VA Form 9 – Your Ticket to the VA Appeals Process
Navigating the veterans claims through the U.S. Department of Veterans Affairs can be a time-consuming a frustrating process. There are many steps involved in filing a VA claim, and the VA may deny your VA claim or offer fewer VA disability benefits than you think you deserve.
Fortunately, veterans are able to appeal the decision, provide additional evidence, and seek more VA benefits. And this starts with VA Form 9. If you’re looking to appeal the VA’s decision to seek more disability compensation, this guide will walk you through the basics of the VA appeals process.
Starting The Disability Claim Process
If you have had any sort of interaction with the VA, you know that dealing with getting benefits and/or healthcare is a long, painstaking process that all too often ends up being fruitless. First, you have to file a claim. Your local Regional Office will then (after a long time) give you a rating decision for the claim, determining service connection (and if so, what at what rating). If you disagree with this decision, you have to file a Notice of Disagreement within one year.
Then you have to wait a couple more years while your appeal goes through either a Decision Review Officer or the traditional VA appeals process (with a fresh set of eyes). During this stage the VA might send you notices of information they are seeking, called VCAA notices, that help them determine what their decision will be. They may even ask you to take a medical exam, called a C&P exam, to provide additional information about your disability and help them with their decision. After all this work they will still probably deny your claim and send you something titled “Statement of the Case”.
VA Form 9: Filing a Substantive Appeal
At this point, it’s been years of frustrating calls and seemingly endless waiting in the hamster wheel that is your VA regional Office trying to get your claim granted. This process can be disheartening, but there is a light at the end of the tunnel: the Board of Veteran’s Appeals or BVA. Here, there is a much better chance of getting a grant of benefits from the more sophisticated and experienced Veteran’s Law Judges than you ever would at the Regional Office.
This is where the VA Form 9 comes in. Once you have a Statement of the Case (SOC) in hand from your Regional Office, you can start the road to the BVA. To better understand this process, first, we have to talk about jurisdiction. Jurisdiction literally means the authority to hear a case. This is important because the BVA does not have the authority to hear your case until you have been through your Regional Office. All initial claims, and initial appeals (started through your Notice of Disagreement), are within the jurisdiction (authority) of the Regional Office. A Statement of the Case, given to a veteran by the Regional Office after an appeal, is your door to entering the jurisdiction of the BVA.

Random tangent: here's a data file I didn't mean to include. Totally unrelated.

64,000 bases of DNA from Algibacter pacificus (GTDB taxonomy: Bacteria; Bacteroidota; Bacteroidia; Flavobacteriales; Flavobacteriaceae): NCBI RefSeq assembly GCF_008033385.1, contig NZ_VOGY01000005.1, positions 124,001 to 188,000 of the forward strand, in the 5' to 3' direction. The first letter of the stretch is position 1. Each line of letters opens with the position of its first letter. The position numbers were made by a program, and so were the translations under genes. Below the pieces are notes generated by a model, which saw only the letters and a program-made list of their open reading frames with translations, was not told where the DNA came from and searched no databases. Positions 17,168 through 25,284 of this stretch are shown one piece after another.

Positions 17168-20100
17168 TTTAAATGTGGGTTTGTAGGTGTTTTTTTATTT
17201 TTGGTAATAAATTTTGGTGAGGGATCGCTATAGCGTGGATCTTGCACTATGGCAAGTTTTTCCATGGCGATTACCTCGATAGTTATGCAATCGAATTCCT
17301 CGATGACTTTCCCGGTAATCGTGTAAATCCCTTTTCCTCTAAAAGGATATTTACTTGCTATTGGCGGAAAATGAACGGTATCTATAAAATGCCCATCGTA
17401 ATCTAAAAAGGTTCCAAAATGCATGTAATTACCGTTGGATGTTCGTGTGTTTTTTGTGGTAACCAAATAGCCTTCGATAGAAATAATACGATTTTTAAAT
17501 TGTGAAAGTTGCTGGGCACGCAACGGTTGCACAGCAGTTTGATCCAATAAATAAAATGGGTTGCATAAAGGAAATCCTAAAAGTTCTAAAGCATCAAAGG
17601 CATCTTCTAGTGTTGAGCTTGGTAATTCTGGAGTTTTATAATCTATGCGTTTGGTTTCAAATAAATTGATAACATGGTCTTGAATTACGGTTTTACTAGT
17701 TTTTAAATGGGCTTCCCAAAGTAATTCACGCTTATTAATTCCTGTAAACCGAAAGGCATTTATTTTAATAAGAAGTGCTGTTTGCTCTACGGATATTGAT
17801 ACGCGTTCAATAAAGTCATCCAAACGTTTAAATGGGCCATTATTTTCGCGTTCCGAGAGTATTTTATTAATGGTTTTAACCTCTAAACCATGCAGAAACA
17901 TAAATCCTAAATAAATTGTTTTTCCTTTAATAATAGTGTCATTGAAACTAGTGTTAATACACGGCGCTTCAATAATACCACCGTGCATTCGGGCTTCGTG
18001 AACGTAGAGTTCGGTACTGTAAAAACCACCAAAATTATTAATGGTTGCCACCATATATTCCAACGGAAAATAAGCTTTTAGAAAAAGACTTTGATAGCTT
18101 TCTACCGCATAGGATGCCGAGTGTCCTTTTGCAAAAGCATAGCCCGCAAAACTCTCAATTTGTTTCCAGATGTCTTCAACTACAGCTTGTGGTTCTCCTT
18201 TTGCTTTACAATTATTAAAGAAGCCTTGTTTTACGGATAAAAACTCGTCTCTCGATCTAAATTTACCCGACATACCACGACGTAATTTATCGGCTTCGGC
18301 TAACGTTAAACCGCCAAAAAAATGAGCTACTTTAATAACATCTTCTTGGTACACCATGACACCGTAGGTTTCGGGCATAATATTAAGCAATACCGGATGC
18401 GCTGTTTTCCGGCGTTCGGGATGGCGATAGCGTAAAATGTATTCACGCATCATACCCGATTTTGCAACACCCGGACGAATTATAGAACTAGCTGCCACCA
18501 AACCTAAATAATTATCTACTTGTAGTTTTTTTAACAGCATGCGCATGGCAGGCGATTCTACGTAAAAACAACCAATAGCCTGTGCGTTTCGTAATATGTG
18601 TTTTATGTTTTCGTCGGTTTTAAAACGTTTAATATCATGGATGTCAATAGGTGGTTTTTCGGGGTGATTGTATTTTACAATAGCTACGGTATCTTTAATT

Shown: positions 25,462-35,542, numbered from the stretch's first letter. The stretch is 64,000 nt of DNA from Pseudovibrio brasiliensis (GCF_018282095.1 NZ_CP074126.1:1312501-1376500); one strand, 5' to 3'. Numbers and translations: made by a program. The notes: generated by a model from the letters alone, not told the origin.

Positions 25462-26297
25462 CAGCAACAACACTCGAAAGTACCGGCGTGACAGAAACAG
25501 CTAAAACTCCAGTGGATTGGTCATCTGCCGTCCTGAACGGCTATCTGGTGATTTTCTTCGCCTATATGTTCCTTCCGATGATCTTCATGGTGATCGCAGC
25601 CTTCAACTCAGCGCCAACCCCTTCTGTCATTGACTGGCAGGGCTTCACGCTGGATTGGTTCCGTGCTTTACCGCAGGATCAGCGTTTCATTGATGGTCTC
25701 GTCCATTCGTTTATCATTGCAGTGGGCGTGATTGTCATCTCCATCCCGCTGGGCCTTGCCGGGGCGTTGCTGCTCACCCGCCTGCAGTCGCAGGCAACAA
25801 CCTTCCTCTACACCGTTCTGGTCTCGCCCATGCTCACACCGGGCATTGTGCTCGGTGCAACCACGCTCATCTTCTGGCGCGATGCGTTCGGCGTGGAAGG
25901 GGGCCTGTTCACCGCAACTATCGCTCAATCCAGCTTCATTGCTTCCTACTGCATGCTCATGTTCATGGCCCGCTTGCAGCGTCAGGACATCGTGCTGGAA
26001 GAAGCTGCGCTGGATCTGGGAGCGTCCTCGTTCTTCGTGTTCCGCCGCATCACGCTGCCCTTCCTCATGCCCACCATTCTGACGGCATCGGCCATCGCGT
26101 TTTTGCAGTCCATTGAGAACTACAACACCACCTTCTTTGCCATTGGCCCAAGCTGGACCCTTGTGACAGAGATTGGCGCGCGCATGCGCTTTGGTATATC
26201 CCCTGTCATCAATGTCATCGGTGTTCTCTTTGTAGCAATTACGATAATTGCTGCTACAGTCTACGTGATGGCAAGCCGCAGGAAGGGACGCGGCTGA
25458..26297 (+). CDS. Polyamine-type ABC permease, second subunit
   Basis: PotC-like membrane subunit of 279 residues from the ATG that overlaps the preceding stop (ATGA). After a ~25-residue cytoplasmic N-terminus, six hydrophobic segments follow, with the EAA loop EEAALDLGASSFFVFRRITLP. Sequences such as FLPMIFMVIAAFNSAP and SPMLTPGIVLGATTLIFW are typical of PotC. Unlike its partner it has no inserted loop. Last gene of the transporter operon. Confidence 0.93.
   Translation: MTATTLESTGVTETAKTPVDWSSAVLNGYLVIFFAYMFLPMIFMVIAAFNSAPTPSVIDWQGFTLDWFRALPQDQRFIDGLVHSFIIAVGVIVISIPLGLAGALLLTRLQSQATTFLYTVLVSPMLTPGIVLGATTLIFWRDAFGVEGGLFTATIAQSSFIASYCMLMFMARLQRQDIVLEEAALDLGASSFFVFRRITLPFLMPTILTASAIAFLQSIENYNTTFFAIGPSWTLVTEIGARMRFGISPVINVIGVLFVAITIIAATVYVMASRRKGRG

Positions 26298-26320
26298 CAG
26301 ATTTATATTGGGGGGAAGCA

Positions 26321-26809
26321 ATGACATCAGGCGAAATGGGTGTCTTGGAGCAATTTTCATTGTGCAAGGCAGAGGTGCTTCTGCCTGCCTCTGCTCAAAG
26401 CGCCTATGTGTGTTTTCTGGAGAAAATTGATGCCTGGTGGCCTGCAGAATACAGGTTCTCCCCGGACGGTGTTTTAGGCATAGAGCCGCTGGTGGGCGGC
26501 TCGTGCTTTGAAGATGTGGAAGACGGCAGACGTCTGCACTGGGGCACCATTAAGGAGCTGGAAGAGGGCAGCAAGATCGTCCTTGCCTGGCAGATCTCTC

At this point, you must file a VA Form 9 to start the ball rolling—it’s your ticket through the door that the Statement of the Case opened. You can find VA Form 9 on va.gov. It is essential that you file this appeal form within 60 days from the date of your Statement of the Case. If you file it after more than 60 days, you lose your chance to get to the BVA. You file this form with the Regional Office (remember they still have authority over your case), and they then have to certify your appeal to the BVA. This certification process can take a couple of months, but eventually, you will receive a notification from the Regional Office that your appeal has been certified to the BVA. At this point, congratulations! You have managed to escape the seemingly never-ending cycle of Regional Office woes and have reached the BVA.
A VA appeal hearing is one of the main steps in the appeals process. According to the VA, there are several types of hearings that veterans can choose from. These include:
- Videoconference hearing at a local VA office
- In-person hearing at a local VA office
- In-person hearing at the Board of Veterans Appeals in Washington, D.C
Veterans can also opt out of a board hearing and send a letter instead. Some veterans will choose to work with a Veteran Service Officer (VSO) to navigate the appeals process and choose the best type of hearing for them.
You can learn more about the appeals process in other Hill & Ponton blog posts.
Appealing Your VA Claim?
If you are interested in appealing the VA’s decision on your disability compensation claim, the team at Hill & Ponton can help. Our attorneys are committed to supporting veterans and their family members through the disability claims process. Contact us for a free case evaluation.
We are sorry that this post was not as useful for you!
Help us improve this post!
Tell us how we can improve this post?